A recent VCAT decision has clarified the powers of Owners Corporations to regulate short term leasing.
It is common for Owners Corporation Rules to restrict certain activities that can be done in a multi-unit complex. However, Owners Corporations should be aware their rules can only exercise powers granted under the Owners Corporation Act or Subdivision Act - any rule that goes beyond the powers granted under these acts will be unenforceable.
This principle was applied in a recent unsuccessful VCAT application. The proceeding was brought by Owners Corporation of the Docklands Watergate building. The Owners Corporation Rules stated that no apartment was to be let for less than one month and, in an apparent breach, 11 of the buildings 348 apartments were being let for periods averaging 2 to 7 days.
Despite this, the Owners Corporation was unsuccessful. The Tribunal found that Owners Corporations do not have the power to regulate the length of time for which an apartment may be let.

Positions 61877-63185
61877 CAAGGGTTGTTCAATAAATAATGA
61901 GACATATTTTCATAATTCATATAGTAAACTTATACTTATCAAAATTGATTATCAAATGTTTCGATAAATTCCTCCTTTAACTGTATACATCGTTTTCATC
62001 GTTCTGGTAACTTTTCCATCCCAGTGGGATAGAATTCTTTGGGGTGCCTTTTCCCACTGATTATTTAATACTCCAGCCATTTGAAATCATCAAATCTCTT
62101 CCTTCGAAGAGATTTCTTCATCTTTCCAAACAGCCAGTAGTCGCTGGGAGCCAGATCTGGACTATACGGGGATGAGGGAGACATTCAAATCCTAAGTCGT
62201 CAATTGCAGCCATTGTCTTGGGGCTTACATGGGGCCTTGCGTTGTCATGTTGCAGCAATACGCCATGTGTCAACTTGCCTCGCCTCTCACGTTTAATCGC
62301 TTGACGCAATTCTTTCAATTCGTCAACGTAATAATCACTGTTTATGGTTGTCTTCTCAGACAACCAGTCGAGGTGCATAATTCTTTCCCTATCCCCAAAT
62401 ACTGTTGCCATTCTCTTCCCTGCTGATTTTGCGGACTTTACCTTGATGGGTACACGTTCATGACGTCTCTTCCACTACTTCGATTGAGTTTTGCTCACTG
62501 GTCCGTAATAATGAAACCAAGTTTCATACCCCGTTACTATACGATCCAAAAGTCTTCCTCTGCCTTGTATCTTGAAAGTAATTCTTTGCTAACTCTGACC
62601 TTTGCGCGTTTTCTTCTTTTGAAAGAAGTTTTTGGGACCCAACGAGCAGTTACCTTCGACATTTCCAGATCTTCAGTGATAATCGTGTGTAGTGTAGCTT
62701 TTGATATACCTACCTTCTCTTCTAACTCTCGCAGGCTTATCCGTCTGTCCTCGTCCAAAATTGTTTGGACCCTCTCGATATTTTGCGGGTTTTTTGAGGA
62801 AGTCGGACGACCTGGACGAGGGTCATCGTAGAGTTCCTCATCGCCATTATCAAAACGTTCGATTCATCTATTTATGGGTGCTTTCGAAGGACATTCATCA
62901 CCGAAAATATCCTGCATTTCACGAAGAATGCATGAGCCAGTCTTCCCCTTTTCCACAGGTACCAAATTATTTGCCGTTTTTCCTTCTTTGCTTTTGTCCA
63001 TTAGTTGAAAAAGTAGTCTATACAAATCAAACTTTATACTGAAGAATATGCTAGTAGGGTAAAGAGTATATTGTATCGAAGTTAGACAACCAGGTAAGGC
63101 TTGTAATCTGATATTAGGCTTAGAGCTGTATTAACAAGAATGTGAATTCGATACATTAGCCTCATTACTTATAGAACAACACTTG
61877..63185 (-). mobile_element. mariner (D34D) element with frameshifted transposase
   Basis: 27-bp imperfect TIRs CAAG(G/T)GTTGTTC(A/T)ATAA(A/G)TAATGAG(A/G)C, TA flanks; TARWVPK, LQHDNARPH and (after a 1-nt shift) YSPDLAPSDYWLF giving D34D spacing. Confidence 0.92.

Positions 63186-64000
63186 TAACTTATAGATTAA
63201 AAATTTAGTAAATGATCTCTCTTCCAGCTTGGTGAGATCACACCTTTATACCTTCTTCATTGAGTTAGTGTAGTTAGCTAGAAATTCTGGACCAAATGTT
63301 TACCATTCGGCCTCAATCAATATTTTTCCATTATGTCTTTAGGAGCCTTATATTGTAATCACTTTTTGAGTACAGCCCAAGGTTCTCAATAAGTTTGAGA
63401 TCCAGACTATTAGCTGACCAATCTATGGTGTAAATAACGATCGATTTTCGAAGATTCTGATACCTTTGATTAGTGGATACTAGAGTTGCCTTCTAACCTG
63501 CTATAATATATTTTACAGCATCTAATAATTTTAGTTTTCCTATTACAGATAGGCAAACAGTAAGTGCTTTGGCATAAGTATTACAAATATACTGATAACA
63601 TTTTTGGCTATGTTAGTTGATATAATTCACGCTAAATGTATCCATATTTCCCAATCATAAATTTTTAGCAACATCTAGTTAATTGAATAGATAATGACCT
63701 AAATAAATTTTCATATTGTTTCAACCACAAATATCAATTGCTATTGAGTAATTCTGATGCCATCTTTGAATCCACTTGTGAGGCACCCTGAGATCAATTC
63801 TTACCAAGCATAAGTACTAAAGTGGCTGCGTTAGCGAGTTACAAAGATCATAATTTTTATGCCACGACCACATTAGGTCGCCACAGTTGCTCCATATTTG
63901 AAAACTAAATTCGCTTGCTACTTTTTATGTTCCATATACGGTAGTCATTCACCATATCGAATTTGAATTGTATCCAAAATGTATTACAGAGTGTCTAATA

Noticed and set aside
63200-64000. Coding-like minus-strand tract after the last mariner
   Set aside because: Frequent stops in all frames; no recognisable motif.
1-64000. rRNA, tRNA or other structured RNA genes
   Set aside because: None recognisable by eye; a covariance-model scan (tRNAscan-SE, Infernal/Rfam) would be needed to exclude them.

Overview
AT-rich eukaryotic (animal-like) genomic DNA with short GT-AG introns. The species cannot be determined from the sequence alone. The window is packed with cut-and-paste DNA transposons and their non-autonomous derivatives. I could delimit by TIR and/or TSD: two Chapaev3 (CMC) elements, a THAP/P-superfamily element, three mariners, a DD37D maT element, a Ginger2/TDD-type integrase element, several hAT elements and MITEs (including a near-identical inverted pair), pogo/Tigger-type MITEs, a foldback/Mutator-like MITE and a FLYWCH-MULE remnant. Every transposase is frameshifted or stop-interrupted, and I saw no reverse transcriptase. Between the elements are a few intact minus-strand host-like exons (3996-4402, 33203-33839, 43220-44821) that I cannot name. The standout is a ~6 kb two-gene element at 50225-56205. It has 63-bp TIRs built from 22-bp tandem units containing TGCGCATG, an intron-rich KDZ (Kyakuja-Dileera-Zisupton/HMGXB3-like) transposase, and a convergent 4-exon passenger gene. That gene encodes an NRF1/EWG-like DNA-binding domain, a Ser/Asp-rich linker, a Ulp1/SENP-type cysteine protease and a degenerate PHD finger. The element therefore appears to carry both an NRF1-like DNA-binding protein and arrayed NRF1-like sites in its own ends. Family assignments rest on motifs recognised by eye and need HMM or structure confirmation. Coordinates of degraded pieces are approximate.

As Member Rowland observed, under the Subdivision Act there is ‘no specific function or power conferred on bodies corporate to regulate the use of a private lot’. While an Owners Corporation may validly regulate the conduct of occupiers on matters such as noise, this power does not extend to allow a prohibition on a particular use or particular occupation.
The Tribunal also found that the Owners Corporation Act also does not give the Owners Corporation the power to prevent short stays. Statutory powers relating to changes of use, health safety and security, and common property were insufficient to allow the Owners Corporation Rules to make what it described as ‘town planning decisions’.
This decision highlights the importance of properly drafted Owners Corporation rules and the enforcement consequences, which include direct and indirect costs, of any rule going beyond what is authorised under the relevant legislation.
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